Soledad Villamil - Viggo Mortensen: Brothers In Arms
By Nazareno Brega - translated by Ollie and Zoe
29 August 2012

You will find all previous Quotables

© Viggo-Works/Iolanthe. Images © Agustin Alberio.

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Voices of a People’s History Event

Source: Voices of a People's History.
Found By: Chrissie
Categories: Events Viggo News
Thanks to Chrissie for bringing this news that Viggo will be taking part in a Voices of a People's History of the United States event on 5 November 2015.
© Getty Images.
This special free performance at David Rubenstein Atrium at Lincoln Center will feature the musician Allison Moorer and actors Viggo Mortensen, Susan Pourfar, and Brian Jones, among other special guests to be announced.

Voices of a People's History of the United States brings to life the extraordinary history of ordinary people who built the movements that made the United States what it is today, ending slavery and Jim Crow, protesting war and the genocide of Native Americans, creating unions and the eight hour work day, advancing women's rights and gay liberation, and struggling to right wrongs of the day. By giving public expression to rebels, dissenters, and visionaries from our past—and present—Voices seeks to educate and inspire a new generation working for social justice.

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Far From Men wins award at Haugesund’s Norwegian International Film Festival

Source: Variety.
Found By: Chrissie
Thanks to Chrissie for bringing this to our attention.
© One World Films.
The Ecumenical Award was awarded to the road movie and Albert Camus adaptation "Far From Men," directed by David Oelhoffen, starring Viggo Mortensen, and distributed in Norway by Storytelling Media.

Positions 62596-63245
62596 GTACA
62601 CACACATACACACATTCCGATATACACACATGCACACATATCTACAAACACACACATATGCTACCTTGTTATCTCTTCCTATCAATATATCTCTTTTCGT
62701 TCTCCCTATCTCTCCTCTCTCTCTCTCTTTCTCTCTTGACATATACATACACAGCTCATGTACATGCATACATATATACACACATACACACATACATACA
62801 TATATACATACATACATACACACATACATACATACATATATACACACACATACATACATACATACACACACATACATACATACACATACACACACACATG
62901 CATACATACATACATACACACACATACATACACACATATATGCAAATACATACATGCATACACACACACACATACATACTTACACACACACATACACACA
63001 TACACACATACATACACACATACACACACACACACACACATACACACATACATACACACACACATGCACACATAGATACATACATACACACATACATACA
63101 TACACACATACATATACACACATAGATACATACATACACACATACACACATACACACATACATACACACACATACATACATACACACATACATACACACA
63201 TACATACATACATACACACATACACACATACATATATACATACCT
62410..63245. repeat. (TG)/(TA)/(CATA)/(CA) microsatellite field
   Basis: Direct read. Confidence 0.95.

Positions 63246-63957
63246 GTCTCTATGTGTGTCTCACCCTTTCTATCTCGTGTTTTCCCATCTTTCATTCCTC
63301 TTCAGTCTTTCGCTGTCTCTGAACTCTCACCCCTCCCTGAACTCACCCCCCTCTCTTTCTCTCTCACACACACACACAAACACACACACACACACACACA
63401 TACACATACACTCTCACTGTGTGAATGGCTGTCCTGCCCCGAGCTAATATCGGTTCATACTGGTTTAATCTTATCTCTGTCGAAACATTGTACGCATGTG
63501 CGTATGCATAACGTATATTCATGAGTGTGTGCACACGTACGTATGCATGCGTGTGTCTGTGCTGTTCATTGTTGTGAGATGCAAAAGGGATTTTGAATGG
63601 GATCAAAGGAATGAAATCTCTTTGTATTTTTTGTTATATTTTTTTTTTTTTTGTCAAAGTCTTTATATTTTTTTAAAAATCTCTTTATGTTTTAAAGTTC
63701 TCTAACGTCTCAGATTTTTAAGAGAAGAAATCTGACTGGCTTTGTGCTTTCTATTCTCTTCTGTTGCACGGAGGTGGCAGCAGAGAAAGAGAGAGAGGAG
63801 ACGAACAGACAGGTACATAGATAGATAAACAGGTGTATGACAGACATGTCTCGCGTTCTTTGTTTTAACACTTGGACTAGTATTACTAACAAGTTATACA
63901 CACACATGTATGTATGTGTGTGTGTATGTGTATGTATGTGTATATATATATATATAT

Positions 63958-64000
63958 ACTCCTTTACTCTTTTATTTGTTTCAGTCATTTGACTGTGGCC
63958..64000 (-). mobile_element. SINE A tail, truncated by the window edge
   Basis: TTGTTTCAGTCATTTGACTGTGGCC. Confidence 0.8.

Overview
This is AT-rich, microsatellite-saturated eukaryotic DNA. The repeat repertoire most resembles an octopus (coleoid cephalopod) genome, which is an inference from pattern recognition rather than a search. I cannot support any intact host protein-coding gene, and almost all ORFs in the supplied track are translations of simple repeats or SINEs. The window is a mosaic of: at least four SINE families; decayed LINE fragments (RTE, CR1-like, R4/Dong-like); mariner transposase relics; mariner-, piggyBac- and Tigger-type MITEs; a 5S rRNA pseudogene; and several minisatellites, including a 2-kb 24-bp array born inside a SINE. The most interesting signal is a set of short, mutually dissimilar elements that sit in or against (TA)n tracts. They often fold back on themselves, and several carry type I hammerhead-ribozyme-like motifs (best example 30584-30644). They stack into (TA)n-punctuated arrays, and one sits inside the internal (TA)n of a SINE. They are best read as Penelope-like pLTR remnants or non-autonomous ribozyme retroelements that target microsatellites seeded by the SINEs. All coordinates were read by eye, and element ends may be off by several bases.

© Variety Media LLC. Images © One World Films.

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‘Far From Men’: Existentialism at its peak in the Atlas Mountains

Source: Today's Zaman.
Found By: Chrissie
Chrissie brings us this review by Emine Yildirim at Today's Zaman prior the film's release in Turkey.
© One World Films/Pathe.
Inspired by Albert Camus's short story "L'Hôte" (The Guest), David Oelhoffen's "Loin des Hommes" (Far From Men) presents itself as a subtle and sublime reflection of friendship born out of extraordinary circumstances.

Beyond that, the film deals with the notion of what it feels like to be an outsider despite belonging to a certain group of peoples or having a certain life philosophy.

It is Algeria, 1954, years before the country's declaration of independence from France, yet a time when Algerian rebels had already initiated the movement for independence. Daru (Viggo Mortensen) is a reclusive teacher in an isolated town, he is a French citizen and teaches the children in French, yet he has been born and raised in this very country, which he feels a part of. The clashes between the French government and the Algerian rebels have already begun, but Daru doesn't want to be a part of either side, especially that of the French authorities, who keep calling on him to join the troops.